Unity, community are intertwined

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Unity, community are intertwined


A bulletin board with posters bearing the slogan “Are you okay?” was set up at Seoul Plaza by college students. [JoongAng Ilbo]

I’m currently at home, enjoying what remains of my Christmas holiday in Manchester, England. Since I left Seoul three weeks ago, the “Are you okay?” poster movement has become all the rage. As a journalist (well, an ex-journalist), I was disappointed to miss it. But from my current vantage point, it makes me think that Korea may now be starting to become a little more like my own country.

One of the things that struck me when I first visited Korea was the people’s sense of positivity and lack of cynicism. People seemed to value unity, and not just during the World Cup. Sarcasm and even satire were in low supply. Being the son of a country that has graduated even from modernity to a kind of atomized, been-there-done-that negativity, this was all quite refreshing. I naturally questioned authority of any kind. Whenever a celebrity, politician or wealthy businessperson said they wanted to do something for society, I asked, “What’s in it for him?”

But maybe I was wrong: Korea seemed to be a place where things got done, and where people care about others.

Though Korea has long been politically, geographically and economically divided, those divides created a sort of Hegelian force to drive things forward, regardless of how much the participants hated each other. Both sides seemed to want the best for the country. But now in 2014, there is no dynamism to the divide. And the young are finally learning to be completely cynical about politics, business and big organizations in general.

As a society progresses deeper into modernity and beyond, cynicism rises while growth rates tend to fall. This arguably leads to selfish behaviors, like rent-seeking; witness the political lobbying industry in the United States, for instance. But on top of that, people in industrialized countries are now entering an era of insecurity. Capital can now move to wherever it is most productive. In economic terms, this is highly efficient. But workers in wealthier countries pay a heavy price for that efficiency. If you do not possess specialized, irreplaceable, constantly in-demand skills, you will be lucky to have a long and stable career. The threat remains when “the economy” is motoring ahead - causing stress to the individual, and threatening social unity and trust.

The politically minded can debate whether governments should intervene to protect citizens in the era of globalism. But for the average worker, such discussion seems pointless. Do governments want to intervene? And are they able to, even when they want to? One very successful businessman recently told me that the impact of government and regulation on him is almost zero. And in both the United Kingdom and Korea, the trend toward job insecurity and inequality has continued among “progressive” and “conservative” governments alike. Sometimes older Koreans like to tell me that former President Roh Moo-hyun was a Communist. I like to reply that if he was, he clearly wasn’t very good at it.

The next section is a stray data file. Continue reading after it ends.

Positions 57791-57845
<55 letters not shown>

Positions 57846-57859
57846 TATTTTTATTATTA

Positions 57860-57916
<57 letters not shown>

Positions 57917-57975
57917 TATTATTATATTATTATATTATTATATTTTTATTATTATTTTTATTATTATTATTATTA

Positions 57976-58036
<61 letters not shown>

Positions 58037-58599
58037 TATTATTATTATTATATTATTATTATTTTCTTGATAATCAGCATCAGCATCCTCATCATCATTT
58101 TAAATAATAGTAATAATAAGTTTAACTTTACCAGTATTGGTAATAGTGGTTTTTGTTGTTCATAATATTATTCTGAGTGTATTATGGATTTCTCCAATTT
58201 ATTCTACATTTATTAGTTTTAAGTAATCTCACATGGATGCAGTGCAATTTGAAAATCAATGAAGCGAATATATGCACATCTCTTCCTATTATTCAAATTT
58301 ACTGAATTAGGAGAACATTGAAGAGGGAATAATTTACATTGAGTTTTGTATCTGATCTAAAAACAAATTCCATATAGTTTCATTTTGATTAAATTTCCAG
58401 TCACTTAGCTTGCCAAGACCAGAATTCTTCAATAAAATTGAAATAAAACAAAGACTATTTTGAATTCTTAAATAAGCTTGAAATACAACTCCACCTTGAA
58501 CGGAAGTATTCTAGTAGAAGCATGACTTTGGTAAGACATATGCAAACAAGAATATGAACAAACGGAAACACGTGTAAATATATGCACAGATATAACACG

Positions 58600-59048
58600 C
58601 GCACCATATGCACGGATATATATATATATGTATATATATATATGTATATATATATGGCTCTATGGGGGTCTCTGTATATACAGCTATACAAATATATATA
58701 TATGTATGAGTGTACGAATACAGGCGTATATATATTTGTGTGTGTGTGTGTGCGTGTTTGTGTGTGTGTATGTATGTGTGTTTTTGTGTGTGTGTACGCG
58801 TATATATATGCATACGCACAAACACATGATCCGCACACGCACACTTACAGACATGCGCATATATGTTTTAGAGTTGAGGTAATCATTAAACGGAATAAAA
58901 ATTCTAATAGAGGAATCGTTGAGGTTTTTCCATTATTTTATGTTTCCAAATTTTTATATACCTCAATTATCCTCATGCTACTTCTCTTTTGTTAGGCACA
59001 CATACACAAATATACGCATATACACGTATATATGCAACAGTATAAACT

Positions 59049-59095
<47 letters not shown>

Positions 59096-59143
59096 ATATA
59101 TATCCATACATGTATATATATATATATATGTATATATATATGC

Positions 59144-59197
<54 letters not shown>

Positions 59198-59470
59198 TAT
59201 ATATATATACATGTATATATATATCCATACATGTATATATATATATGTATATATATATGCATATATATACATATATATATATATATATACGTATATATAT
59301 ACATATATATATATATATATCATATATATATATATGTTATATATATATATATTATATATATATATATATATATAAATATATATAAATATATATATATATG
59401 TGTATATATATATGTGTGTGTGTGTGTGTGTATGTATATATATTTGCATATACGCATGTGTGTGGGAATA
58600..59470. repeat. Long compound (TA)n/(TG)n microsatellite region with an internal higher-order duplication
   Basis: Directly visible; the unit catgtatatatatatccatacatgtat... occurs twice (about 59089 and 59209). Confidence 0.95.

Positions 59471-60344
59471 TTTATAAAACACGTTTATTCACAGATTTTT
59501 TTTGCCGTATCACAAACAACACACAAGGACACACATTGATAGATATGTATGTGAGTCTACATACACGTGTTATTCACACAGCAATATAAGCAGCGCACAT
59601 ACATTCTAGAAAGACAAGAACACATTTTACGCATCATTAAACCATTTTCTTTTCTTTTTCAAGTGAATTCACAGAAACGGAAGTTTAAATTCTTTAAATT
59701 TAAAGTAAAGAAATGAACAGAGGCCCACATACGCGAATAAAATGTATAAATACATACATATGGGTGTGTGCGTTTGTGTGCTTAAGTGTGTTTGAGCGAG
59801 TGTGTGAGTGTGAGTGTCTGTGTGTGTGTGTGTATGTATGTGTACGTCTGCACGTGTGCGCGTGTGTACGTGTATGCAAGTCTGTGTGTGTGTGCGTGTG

A recent U.K. survey showed that only 16 percent of people respect politicians, and a mere 2 percent feel inspired by them. Almost half said their main reaction to politicians was “anger.” A majority of young British people don’t even care about elections. The biggest political debate last year in the United Kingdom, set off by the comments of comedian Russell Brand, was over whether it was pointless to bother to vote. Those in their 20s will simply tell you that voting changes nothing. But they aren’t becoming radicalized, or turning to the left. In fact, British twentysomethings are moving toward economic neoliberalism.

They don’t have conservative ideology, though. They are pro-gay marriage and pro-drug legalization. They reject nationalism and dislike traditions and institutions. What they are is libertarian, as a result of cynicism - they don’t like anything government does. They don’t like spending, be it on welfare or war. I think we’re already seeing the emergence of this kind of young person in Korea as well.

Assuming politics remains as it is, I imagine future generations will end up with two economic options. The first will be to embrace insecurity, by either becoming an entrepreneur or simply rejecting the traditional notion of the “job,” for instance by becoming a “brand” and one-man company, with specialized skills and multiple income sources. And the second will be to form collectives - not businesses or political groups - but cooperative societies that reassert the existence of community and allow people to defend themselves and prosper in an insecure world. I’m planning to live my own economic life around these two choices.

We are going through a period of cynicism and self-centeredness. This is especially true for young people. I am reminded of this every time I log onto Facebook and see an endless parade of links to negative news articles. But I hope it will come back eventually. It won’t come from politics, though. It will come from the bottom up, from the community.

*The author is a former Seoul correspondent for The Economist.

by Daniel Tudor

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